Hoosier Heartbreak

As the last two teams in college basketball vied for supremacy on the sport's biggest stage, the Ball State community turned its attention to Atlanta.

The Village was alive during the game, with packed houses at the Locker Room, BW-3 and Scotty's Brewhouse. The assembled crowds were largely pro-Indiana. There were, however, a few exceptions.

"I was born and raised in Maryland, worked for 13-years at the University of Maryland, got my master's degree from Maryland, and still maintain a home in Maryland," said Larry Waters, dean of Admissions and Enrollment Services.

Waters said he was surprised Indiana made it as far as they did, but spent one night in particular cheering for his alma mater's championship game opponent.

"I was an Indiana fan for one night - the night they played Duke," Waters said. "I was a Kent State fan after that, and that didn't work. Now, I'm obviously a Maryland fan."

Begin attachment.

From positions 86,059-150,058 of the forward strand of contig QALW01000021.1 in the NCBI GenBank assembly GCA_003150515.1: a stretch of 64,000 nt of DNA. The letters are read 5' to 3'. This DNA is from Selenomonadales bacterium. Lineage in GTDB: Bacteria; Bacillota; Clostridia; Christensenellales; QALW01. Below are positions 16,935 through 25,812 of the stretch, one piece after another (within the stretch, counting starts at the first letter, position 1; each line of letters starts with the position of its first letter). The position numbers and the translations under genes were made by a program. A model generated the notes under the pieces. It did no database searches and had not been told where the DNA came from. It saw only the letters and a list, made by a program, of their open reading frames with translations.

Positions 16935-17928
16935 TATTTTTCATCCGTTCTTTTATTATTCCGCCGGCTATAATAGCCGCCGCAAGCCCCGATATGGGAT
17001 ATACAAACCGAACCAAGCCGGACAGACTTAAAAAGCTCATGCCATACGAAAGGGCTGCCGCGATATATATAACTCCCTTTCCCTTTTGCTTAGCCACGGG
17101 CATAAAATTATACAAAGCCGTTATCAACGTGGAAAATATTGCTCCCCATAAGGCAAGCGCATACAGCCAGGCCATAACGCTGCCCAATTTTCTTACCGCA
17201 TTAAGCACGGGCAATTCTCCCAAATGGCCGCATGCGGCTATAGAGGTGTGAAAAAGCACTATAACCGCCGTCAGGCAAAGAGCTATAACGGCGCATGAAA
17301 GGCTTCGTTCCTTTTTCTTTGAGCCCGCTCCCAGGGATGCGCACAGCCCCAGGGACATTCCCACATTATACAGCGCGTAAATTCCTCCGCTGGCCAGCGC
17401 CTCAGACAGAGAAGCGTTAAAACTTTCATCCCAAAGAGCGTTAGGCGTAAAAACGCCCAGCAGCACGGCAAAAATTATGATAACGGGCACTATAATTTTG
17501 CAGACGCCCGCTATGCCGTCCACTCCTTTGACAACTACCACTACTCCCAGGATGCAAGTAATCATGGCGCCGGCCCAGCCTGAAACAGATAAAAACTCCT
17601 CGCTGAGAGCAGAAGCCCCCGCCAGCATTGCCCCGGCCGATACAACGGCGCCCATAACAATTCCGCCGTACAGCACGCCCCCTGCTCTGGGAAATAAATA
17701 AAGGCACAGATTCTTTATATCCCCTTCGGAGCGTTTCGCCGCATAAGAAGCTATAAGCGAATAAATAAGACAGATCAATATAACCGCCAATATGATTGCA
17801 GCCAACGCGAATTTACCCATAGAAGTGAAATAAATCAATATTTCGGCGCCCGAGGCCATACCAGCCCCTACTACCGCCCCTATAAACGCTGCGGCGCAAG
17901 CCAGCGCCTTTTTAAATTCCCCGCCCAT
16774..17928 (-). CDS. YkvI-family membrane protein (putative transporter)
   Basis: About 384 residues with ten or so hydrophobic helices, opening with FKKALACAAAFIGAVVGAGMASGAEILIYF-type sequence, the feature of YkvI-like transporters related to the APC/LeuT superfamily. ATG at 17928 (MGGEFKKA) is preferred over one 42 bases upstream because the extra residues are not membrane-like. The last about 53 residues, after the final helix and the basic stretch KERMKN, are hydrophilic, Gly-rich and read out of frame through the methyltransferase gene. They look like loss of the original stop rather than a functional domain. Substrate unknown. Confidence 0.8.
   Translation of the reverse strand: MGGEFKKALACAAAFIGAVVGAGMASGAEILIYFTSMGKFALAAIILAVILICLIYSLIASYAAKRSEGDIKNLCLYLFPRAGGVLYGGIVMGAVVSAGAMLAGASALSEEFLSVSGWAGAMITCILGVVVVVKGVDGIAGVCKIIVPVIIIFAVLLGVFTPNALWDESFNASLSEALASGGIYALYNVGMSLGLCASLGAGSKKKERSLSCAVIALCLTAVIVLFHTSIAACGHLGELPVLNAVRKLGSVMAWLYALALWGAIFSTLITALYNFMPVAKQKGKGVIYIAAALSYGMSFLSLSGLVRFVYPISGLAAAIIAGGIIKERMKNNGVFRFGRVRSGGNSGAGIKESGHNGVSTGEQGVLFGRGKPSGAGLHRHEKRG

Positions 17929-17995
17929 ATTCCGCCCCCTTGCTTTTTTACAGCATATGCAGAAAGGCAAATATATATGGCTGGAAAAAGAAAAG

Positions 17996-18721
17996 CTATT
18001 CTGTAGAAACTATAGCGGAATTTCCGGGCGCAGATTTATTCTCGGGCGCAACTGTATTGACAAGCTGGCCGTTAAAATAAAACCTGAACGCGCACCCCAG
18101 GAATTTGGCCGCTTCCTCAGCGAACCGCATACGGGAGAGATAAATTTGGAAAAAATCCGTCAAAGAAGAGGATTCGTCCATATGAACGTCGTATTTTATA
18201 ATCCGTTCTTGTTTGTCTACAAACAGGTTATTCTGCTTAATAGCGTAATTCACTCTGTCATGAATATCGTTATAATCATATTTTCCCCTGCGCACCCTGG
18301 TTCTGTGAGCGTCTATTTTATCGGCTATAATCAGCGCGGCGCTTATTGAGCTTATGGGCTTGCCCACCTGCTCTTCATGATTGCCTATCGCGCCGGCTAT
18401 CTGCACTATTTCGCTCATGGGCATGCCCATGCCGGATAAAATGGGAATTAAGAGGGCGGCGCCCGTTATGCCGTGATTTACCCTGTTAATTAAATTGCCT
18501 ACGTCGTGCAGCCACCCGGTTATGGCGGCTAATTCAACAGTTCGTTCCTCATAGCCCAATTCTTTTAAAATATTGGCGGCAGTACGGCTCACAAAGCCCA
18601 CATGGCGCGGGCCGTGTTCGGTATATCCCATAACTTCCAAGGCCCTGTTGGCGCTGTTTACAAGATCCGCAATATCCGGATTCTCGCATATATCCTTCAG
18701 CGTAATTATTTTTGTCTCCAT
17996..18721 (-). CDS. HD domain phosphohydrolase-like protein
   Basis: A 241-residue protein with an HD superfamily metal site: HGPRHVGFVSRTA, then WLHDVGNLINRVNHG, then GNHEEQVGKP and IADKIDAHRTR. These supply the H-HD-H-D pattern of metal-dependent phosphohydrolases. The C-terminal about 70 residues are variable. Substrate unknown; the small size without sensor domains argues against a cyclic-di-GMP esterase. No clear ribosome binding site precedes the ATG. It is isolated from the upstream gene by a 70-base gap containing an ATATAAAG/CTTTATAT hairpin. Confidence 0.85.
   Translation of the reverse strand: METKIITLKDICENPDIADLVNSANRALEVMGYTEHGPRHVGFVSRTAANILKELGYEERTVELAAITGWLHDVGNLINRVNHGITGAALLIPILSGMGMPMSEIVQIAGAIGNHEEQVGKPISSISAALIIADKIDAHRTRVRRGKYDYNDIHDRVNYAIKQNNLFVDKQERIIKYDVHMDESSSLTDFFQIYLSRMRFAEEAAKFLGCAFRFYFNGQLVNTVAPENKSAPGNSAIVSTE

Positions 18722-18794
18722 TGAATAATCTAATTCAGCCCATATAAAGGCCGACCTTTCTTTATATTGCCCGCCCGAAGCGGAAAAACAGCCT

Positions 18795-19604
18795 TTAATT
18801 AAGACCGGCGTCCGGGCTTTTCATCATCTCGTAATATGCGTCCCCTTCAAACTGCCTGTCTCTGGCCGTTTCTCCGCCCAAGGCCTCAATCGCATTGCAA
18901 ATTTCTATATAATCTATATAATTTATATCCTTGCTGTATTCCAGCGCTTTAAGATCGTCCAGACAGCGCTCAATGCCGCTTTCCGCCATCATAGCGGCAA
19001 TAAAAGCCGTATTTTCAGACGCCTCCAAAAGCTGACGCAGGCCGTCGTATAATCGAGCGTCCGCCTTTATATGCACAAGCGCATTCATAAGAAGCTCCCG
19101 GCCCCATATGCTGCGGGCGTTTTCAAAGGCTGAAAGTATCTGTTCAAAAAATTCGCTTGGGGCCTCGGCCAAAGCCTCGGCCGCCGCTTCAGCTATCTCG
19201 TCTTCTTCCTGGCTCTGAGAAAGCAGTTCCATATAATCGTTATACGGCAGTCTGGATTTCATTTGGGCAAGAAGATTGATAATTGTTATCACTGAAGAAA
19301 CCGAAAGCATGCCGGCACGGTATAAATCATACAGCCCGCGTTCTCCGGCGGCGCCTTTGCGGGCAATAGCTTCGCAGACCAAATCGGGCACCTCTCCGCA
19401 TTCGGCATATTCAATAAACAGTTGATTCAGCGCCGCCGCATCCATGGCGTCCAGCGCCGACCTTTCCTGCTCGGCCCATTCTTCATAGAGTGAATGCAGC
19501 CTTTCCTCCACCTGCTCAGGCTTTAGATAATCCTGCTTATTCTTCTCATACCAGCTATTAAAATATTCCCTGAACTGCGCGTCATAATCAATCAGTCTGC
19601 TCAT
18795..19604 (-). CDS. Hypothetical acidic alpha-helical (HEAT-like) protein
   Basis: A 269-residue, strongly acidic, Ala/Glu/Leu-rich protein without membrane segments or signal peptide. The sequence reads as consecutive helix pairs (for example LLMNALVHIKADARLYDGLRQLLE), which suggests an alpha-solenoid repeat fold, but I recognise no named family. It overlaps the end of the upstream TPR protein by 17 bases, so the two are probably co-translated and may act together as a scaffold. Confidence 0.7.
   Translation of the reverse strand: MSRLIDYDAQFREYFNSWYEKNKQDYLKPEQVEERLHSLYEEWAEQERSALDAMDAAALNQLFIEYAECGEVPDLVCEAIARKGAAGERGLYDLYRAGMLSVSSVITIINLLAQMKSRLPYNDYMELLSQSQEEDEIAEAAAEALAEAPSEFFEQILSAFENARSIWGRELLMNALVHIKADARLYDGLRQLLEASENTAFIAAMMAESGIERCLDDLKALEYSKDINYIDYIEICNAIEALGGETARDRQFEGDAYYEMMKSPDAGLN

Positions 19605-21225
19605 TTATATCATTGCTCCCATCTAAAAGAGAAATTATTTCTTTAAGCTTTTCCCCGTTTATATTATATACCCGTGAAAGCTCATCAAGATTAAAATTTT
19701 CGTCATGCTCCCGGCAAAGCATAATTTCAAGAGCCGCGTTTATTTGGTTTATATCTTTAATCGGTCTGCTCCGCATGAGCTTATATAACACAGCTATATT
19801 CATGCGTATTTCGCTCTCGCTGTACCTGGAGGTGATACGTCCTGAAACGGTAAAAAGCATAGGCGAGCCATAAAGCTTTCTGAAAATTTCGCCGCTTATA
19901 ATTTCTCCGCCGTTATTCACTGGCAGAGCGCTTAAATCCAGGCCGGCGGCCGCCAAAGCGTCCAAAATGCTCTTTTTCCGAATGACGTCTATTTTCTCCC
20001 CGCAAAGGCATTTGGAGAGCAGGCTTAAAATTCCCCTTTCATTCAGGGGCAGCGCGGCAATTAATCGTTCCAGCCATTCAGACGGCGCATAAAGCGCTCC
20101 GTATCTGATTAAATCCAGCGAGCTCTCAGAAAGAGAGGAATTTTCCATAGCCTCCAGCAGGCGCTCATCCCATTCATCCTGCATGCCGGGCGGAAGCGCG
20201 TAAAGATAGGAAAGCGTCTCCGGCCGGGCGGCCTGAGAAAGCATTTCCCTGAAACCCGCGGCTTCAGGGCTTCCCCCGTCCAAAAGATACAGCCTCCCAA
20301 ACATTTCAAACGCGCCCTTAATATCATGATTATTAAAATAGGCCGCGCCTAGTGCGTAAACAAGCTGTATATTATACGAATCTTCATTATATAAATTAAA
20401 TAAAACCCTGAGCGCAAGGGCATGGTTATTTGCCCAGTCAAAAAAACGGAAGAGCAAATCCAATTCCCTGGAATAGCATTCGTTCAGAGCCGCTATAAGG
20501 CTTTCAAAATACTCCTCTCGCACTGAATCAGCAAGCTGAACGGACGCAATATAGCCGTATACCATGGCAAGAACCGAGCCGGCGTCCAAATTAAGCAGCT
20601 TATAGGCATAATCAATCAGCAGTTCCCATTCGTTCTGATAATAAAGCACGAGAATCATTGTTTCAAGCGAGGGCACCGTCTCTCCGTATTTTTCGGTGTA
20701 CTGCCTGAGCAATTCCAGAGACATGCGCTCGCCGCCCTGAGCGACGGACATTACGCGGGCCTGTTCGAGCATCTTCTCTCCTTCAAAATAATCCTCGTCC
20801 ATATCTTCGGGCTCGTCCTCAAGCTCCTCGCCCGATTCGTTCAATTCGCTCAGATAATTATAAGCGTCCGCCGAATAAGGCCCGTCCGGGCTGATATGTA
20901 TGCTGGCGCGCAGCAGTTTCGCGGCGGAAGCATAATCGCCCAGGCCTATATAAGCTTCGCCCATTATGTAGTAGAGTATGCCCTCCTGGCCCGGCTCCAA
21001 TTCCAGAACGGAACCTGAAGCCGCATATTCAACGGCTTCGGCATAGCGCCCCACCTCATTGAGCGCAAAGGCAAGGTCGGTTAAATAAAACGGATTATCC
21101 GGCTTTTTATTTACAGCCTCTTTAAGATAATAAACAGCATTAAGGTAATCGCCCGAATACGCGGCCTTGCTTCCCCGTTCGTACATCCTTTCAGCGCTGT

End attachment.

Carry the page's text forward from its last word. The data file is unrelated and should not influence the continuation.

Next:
Waters described himself as the "lone voice in the wilderness," sitting at a table surrounded by Indiana supporters. The same scene repeated itself throughout the Village, with token Terrapin fans amid the Hoosier faithful.

"I grew up in an Indiana home and my dad was a big Indiana fan," said Whitney Garrison, a 22-year old Ball State senior. "It's awesome because they weren't expected to be here. It's (Indiana head coach) Mike Davis' second year on the job, and they're already in the championship game."

Karissa McIntosh, a junior who celebrated her 21st birthday Monday, said she was a bigger Purdue fan but was happy for Davis because the Hoosiers' run to the championship game showed he can be successful without his mentor, former Indiana coach Bobby Knight. She also hoped to get a special birthday present from the Hoosiers.

"It's April Fool's Day and my birthday," McIntosh said. "They have to win."

When the final seconds had elapsed, and the camera panned across the celebrating Maryland players, Charles Hawkins, 26, summed up Indiana's "Cinderella" run through the tournament in a way only a lifetime Indiana fan could.

"It was unbelievable," Hawkins said. "Going from a 7-5 record to the championship game, that's what being a Hoosier is all about. You can never count us out."


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